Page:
Wild weather brings first Tahoe waterspout in 11 years
SOUTH LAKE TAHOE — A rare waterspout was spotted on Lake Tahoe 9 p.m. Wednesday near Emerald Bay.
The last waterspout in the area was reported in 2004, according to Marvin Boyd, a meteorologist with the National Weather Service in Reno.
“It was absolutely surreal,” Brett Kendall, of local FOLK Brewing Co. who captured a photo of the event, wrote in an email Thursday. “It was dark and the thunderstorm was becoming active over the lake. Towards Emerald Bay, we saw this huge dark gray funnel extending all the way from the lake into the clouds above.”
“There was what appeared to be a spray at the bottom of the plume that was probably 100-plus feet high, as it moved across the lake,” he added. “We watched as it moved fairly steadily away from Emerald Bay toward the Tahoe Keys. It was moving fast. Thunder and lightning started, and we actually saw it clear as day whenever the lightning struck. I have lived [in] Lake Tahoe almost my whole life, and this was unlike anything I have ever seen. It was truly awe-inspiring.”
Wednesday’s waterspout was likely caused by a strong, compact cell with rotation, Boyd said. Waterspouts can also be caused by heating differential, but the time when it formed makes it unlikely that was the cause.
On Wednesday, Tahoe was also hit by intense hail at about 1 p.m. The storm began with rain that intensified in a matter of minutes and then turned to hail. As the minutes went by, the hail increased in size and reached a size close to that of a golf ball. The hail covered the ground and roads in many areas, creating hazardous driving conditions.
“Crazy big hail stones fell from the sky a few minutes ago!” Chris Brackett of South Tahoe SUP wrote in a photo caption on his Facebook page. “Went out like a little kid on an Easter egg hunt a picked a few up!”
Boyd said hailstorms are always possible this time of year, but not in the size seen Wednesday. Hail this time of year is typically limited to about pea size.
The prolonged rainy weather has also been unusual, Boyd said. Scattered rains in June and into July are not unusual, but the continuous rain spreading over roughly a week is.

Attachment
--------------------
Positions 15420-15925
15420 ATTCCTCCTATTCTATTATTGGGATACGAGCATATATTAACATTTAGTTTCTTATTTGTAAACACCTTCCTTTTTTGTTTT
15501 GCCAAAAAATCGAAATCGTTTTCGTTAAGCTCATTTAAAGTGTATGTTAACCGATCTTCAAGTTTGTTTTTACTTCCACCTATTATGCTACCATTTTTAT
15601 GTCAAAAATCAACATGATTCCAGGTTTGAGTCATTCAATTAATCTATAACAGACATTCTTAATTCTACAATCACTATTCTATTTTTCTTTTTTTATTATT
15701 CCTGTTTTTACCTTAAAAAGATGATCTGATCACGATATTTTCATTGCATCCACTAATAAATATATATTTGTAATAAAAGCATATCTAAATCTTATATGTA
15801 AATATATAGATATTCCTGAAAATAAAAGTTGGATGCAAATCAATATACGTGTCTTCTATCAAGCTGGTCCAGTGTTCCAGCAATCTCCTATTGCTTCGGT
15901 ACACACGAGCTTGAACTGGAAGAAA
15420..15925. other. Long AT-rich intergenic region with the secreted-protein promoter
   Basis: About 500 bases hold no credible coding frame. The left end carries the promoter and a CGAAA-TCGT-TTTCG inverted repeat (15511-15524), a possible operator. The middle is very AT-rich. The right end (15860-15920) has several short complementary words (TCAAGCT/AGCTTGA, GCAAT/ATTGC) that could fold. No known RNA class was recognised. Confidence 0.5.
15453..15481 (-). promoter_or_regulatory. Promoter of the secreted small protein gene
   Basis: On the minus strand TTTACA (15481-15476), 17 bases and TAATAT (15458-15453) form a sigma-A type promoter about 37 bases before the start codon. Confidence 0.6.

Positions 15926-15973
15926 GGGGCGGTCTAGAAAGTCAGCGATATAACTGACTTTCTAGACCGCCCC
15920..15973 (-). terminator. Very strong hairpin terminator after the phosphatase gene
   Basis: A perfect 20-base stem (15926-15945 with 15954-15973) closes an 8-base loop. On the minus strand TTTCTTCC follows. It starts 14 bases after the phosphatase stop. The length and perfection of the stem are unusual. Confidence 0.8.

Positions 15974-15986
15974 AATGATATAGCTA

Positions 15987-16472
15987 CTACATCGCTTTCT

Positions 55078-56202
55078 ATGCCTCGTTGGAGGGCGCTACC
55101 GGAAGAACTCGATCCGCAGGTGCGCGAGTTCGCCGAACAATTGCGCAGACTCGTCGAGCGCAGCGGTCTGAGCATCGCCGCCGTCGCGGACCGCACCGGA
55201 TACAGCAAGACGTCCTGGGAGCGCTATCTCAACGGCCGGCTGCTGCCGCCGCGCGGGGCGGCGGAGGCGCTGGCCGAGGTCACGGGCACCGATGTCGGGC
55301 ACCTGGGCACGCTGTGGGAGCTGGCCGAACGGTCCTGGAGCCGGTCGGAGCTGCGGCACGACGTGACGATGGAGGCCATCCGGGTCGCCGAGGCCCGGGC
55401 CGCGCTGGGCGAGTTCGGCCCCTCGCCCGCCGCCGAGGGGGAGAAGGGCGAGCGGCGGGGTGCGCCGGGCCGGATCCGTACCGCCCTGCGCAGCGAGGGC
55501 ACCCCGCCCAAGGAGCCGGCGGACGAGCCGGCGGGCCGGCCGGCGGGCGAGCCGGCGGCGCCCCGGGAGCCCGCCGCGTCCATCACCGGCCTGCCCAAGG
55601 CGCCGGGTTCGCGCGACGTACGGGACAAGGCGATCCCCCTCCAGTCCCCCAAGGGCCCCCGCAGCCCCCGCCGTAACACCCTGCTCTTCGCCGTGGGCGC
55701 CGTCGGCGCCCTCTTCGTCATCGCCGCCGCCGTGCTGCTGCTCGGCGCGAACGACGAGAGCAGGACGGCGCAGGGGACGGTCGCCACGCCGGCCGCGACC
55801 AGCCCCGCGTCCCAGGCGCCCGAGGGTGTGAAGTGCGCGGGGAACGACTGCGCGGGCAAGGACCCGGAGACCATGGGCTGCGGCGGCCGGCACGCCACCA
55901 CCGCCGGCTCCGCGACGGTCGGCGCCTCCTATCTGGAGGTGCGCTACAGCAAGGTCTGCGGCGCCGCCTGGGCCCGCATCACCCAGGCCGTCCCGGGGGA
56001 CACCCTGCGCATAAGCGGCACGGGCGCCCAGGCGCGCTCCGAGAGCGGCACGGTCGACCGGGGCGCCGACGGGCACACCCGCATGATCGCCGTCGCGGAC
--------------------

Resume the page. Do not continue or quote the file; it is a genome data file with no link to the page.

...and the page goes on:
The area has been experiencing a push of moisture from the south for about three weeks, he added.
The U.S. Forest Service had been heavily monitoring lightning strikes, but had virtually no damage to report, largely due to wet conditions that helped limit fire danger, Public and Legislative Affairs Officer Cheva Gabor said Thursday.
Personnel responded to a single-tree fire in the area of Luther Pass that was quickly controlled. The agency also received a report of smoke coming from a tree in the area of Thompson Peak and was monitoring the activity, but it appeared rain had controlled the problem.
The Lake Valley Fire Protection District was on standby but had not responded to any significant calls as of Thursday afternoon.
South Lake Tahoe Fire Department and Tahoe Douglas Fire Protection District could not be immediately reached.
Boyd reminded people to stay out of the water during thunderstorms, as water provides added danger from lightning strikes. He also encouraged hikers and other people to better prepare for shifting temperatures by wearing or carrying appropriate clothing.
Gabor stressed that, though conditions have been moist lately, the U.S. Forest Service is allocating resources to monitoring and addressing lightning in the area. She asked the public to take extra precautions to prevent wildfires and help the Forest Service continue its focus on preventing lighting fires.